Skilled analysts can also be found in government advisory bodies, pharmaceutical companies, consultancy firms, the media, and insurance companies to name just a few.


A cryptographer plays a key role in cybersecurity – crucial with the dangers we face in today’s digital age. They study and develop techniques to secure communication and data from unauthorised access or manipulation. For example, keeping messages private online, or securing bank transactions.

As a cryptographer, you will use both your technical skills and the logical thinking you gain from a maths degree to develop complex security systems using cyphers and algorithms. You could also work to decrypt information to search for vulnerabilities that hackers could exploit.

Sports analyst

If you have a love for sports, you could combine this with your analytical skills and become a sports analyst. A sports analyst develops mathematical models to predict player, vehicle, or racehorse performance. Some sports analysts are able to travel extensively, depending on the sport. A professional football team, for example, often has an in-house analyst working to improve the team's performance. They'll also analyse the performance of the opposition working out how best to take advantage of their weaknesses.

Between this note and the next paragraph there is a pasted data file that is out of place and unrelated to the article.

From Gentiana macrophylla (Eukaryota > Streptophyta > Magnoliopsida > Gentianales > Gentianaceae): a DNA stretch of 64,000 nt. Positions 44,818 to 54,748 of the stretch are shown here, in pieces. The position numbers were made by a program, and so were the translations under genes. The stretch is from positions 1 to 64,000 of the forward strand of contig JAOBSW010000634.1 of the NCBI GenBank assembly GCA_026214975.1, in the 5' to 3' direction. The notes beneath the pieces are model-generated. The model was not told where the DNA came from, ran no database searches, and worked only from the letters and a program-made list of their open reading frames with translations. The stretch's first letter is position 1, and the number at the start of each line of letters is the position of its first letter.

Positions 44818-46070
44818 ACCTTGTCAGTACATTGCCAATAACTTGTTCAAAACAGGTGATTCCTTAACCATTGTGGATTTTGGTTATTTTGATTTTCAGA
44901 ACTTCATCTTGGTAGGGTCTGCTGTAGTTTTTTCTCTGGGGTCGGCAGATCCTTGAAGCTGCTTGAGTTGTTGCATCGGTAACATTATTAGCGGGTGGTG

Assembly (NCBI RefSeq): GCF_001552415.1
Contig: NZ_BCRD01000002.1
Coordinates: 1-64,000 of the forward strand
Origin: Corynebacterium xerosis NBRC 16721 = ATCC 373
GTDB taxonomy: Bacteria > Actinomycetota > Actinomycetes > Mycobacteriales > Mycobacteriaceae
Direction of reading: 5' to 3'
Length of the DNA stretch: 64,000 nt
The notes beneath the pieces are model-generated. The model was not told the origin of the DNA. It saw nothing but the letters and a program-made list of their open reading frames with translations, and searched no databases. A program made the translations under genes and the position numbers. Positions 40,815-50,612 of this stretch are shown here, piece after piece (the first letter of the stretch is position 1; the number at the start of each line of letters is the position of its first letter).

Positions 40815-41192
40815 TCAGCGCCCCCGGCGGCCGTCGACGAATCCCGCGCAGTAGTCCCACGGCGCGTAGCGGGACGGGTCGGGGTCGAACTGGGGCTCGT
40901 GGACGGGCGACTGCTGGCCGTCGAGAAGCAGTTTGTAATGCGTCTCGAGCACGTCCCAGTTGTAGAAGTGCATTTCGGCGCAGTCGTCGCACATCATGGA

Political scientist

Although it might not seem immediately obvious, an interest in politics together with a maths degree could lead to a career as a political scientist. Using game theory, for instance, you could try to predict what strategy a political opponent might take, and study decision-making, including voter behaviour. You can use your analytical skills to assess political trends, public opinion, and policy implications.

Quantitative analyst (Quant)

Quantitative analysts work in the financial industry. With a strong mathematical background, including expertise in areas such as calculus, linear algebra, probability theory, and statistics, you’ll be able to analyse complex financial data and develop sophisticated models to predict market trends, manage risk, and optimise investment strategies.

Commodity broker

Commodity brokers buy and sell goods such as oil and metals on behalf of their clients. These days they also trade complex financial products (derivatives) – things such as shares, stocks, and bonds. You need to monitor the international market, be able to interpret market reports, and devise hedging strategies. It’s a fast-paced career with high levels of responsibility (and long working hours), but this is reflected in the salaries. Although you don’t need a maths degree to enter this profession, STEM subjects are often preferred due to the high levels of numeracy they provide.

Further study

Maths is also a good basis for further study in other STEM fields such as applied computing, physics, astrophysics, and even engineering. Here at Dundee, if you study maths you’ll have the opportunity to take modules which cross over into these areas. This will give you solid foundations if you want to specialise later on, and explore even more career options.